While the Model D clone is yet to turn up in shops, but pre-orders are made, the company announces not just an Oberheim OB-Xa clone, but also its estimated timeline.

Behringer UB-Xa clone of Oberheim OB-Xa

Cue social and specialist media overdrive... yet again. The OB-Xa's characteristic sound was present on myriad albums of artists ranging from Mike Oldfield to Jean-Michel Jarre to Depeche Mode and Gary Numan, to name just a few.

The repeated furore could be grouped essentially around the following topics:
  • How dare they clone the legends, making considerably cheaper versions?
  • The clones will not sound "good enough" compared to the originals
  • The quality will be worse compared to the originals.
Well, while everything in life is a compromise, above main threads have one huge elephant in the room, as uncomfortable it may be.

The price point, objectively, to anyone in the electronics business who is not subjectively swayed by nostalgia, is not a scandalous one for Behringer, it is actually a scandalous one for the likes of Moog.

The production of Model D in today's world, even with using the retro components that were reportedly in short supply (if we believe the classic marketing stunt), is a fraction of what it was back then.

The price point, regardless of individual synth musicians' pocket sizes (and the snobbish threads that ensued due to this, discussing affordability and who would spend what on what), is an unrealistic one - the real central driver is the name, the legend and the emotional capital factored into it. Full stop.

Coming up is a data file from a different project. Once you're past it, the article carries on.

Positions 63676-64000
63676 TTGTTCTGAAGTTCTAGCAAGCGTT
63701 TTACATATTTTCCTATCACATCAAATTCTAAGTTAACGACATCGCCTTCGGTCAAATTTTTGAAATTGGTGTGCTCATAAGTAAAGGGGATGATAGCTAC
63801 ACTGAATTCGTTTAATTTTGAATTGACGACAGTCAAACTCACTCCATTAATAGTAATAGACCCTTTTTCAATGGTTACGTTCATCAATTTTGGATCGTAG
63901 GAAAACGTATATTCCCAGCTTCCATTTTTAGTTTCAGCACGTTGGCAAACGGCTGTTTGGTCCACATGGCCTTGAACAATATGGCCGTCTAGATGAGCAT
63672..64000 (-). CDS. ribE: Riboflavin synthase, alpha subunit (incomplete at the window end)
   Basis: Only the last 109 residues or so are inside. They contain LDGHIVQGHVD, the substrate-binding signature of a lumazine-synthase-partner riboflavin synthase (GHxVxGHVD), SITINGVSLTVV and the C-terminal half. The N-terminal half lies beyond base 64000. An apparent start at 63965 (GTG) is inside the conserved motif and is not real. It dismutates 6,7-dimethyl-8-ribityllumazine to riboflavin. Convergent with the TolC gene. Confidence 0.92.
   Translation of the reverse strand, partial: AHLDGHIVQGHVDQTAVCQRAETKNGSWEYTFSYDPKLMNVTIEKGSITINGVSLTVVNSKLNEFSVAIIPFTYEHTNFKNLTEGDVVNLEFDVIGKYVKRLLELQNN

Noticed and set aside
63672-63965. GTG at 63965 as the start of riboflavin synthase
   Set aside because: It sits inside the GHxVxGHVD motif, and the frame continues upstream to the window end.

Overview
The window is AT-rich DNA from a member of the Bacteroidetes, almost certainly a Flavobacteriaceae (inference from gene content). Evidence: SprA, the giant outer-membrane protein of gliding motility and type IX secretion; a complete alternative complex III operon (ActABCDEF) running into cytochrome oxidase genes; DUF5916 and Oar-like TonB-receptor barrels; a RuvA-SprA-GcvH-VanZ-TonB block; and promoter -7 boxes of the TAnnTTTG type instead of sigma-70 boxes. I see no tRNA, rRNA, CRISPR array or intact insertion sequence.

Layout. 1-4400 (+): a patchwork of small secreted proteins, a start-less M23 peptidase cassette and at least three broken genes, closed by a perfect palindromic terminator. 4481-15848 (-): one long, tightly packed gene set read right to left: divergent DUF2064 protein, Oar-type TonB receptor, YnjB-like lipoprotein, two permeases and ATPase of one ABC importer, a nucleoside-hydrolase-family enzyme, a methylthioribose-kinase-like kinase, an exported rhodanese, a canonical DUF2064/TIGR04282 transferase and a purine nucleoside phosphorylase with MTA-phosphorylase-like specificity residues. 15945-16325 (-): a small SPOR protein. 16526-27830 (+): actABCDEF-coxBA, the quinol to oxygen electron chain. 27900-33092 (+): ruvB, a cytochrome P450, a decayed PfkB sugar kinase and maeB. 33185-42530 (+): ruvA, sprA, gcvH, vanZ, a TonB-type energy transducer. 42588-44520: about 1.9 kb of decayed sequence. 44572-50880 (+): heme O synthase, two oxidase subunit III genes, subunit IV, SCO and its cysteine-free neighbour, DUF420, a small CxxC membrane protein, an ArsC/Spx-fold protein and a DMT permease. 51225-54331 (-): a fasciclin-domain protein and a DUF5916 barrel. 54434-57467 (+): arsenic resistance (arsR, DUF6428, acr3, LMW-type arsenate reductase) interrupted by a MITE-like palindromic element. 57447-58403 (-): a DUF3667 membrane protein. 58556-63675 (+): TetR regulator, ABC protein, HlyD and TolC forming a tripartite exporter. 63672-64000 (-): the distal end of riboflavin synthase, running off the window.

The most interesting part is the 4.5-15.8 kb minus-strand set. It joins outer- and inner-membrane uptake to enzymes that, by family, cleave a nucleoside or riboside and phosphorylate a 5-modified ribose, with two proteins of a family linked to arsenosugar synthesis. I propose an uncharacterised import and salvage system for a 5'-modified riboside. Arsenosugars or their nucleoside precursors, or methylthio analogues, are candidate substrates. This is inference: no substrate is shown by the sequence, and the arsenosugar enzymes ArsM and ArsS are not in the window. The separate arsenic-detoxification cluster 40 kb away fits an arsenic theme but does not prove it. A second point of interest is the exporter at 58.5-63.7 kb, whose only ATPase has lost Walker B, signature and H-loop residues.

The "good enough" sound is a perhaps eternal topic. Again, it comes down to motivations, priorities and... compromises.

Even if the clones approximate the originals, they are expected to be "better" than virtual analogue reincarnations of the originals. The elusive (and often subjective) difference may not matter in the final mix, and would not be (even in case of virtual analogue) detectable by vast numbers of people listening to the final mix on whatever sound equipment they have.

However, this just brings the traditional battle between virtual analogue and true analogue to another level, it is a battle between hearing the differences between true analogue original and clone.

The original and legendary Oberheim OB-Xa

Naturally, as with all such discussions, the central question remains whether the certain differences matter or not to the audience.

Famously, when Daft Punk recorded a track's narration with three different microphones belonging to three different eras talked about in the track, somebody asked: who will hear the difference? The sound engineer replied: Daft Punk will.

But then the big question is, if only the artist hears it, does it matter... and then we land in a stormy sea of heated debates that ultimately start regurgitating tenets of subjective vs. objective reality from age-old philosophy trends.

Regarding compromise, a certain difference then becomes also a matter of price difference vs. audible difference. This then becomes even more personal and tuned to the specifics of the music project. Therefore generalising takes on this lose all meaning, no matter how purists start sizzling in social media threads.

The quality point is also a self-defeating one. Sure, fundamentally it has to be "decent". Even at the price point of the clones, nobody wants it to fall apart within months or a few years. Considering how latest greatest offering from some of the biggest names is suffering of frankly outrageous quality issues nowadays, and there is a clear trend toward the negative, the picture is again a bit foggy.

A lot of anger was vented in threads about Behringer quality, endless sarcastic memes and posts circulated for months - but again the authors miss the central point.

Exactly as a hand-stitched leather seat in an Aston Martin does not alter the engine performance and "oomph" we feel driving it, in the same way the price-inflating claims of Moog about lovingly and individually hand-crafted parts do not alter the sound.